Building a content maintenance strategy: Don’t be a Hoarder
by Katelyn Fogarty
Having a content management system (CMS) in place for my website means that I don't have to worry about maintaining my content right?
Not exactly... and when you get down to it, content maintenance is something that you need to actively plan for.
The CMS that you have in place is just a tool that allows you to input, create, format, and collaborate on content, and then delivers that to your website’s visitors with varying degrees of targeting and personalization. If Content is about developing and delivering content, then Content Maintenance begs the question: who manages and maintains your content? How often do you refresh existing content? When do you know it is time to remove content from your website? When you do remove content, do you delete it or archive it?
These are all questions I’ve been asking myself lately.
More content is good. Right? Well, maybe… you want to make sure you’re writing and building content that adds value for your user and is accurate and helpful. I think we’ve all been there — spending a month working on a new landing page or a few months on a new website, launching it, and then sitting back and relaxing. But what will it look like in six months? Websites can quickly turn into the digital equivalent of an episode of Hoarders — and for some organizations, failure to weed their content libraries can cause reputational risk and confusion. An online news site will usually hold onto all of their articles and other media — newspapers find a lot of value offering access, sometimes paid, to their “morgues.”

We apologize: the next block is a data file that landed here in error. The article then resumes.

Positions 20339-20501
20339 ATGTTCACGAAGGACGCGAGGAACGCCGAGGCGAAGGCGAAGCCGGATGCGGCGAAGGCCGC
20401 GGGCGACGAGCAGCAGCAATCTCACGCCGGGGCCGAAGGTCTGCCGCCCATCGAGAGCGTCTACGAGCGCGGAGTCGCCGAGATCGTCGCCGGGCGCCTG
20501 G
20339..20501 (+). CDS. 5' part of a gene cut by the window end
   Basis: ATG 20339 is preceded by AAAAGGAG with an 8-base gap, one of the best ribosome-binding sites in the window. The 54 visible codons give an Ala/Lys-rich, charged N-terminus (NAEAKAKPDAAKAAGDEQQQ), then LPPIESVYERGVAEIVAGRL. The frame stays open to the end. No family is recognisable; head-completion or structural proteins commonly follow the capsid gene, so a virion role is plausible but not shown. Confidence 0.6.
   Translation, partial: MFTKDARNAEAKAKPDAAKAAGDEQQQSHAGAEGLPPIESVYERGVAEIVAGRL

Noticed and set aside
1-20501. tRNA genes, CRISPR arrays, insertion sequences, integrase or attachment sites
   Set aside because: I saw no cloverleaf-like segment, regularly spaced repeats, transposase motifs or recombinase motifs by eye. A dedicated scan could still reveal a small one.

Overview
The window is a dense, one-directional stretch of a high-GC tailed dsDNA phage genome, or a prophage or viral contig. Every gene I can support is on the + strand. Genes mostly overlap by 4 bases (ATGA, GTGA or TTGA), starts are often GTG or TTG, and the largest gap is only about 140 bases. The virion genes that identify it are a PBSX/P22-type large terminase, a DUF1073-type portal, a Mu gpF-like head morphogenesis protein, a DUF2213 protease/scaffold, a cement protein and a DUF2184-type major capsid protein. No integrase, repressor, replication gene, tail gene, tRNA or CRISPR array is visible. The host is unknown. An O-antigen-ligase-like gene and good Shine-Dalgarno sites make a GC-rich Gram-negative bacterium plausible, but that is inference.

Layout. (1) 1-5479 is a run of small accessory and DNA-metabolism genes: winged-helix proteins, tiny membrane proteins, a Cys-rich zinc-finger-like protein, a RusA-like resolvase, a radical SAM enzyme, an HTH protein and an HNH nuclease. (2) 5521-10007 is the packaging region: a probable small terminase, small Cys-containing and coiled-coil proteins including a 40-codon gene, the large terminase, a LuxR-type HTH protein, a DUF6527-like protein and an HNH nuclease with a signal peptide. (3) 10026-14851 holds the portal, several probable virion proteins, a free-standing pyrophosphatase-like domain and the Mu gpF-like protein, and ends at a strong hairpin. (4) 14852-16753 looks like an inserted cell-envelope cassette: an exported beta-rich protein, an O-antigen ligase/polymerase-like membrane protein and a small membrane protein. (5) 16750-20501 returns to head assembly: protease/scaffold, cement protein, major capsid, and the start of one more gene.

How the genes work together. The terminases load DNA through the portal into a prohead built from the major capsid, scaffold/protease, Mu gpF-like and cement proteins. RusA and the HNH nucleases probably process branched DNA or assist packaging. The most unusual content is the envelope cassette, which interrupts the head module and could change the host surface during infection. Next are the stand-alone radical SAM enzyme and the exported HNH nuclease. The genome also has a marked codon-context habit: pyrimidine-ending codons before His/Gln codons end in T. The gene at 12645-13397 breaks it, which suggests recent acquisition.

For many organizations, the failure to clean their content house can cause huge problems. Discontinued products that appear to still be in stock, expired promotions and landing sites that are forgotten and left to rot, comment threads on community sites that are left unmoderated... failure to be mindful about content will leave a bad impression about your brand. Dumping scads of content into your site can confuse customers who may be new to your site and looking for some guidance as to what they should read “first” — this leads to the eternal “less-is-more” versus “more-is-more” debate.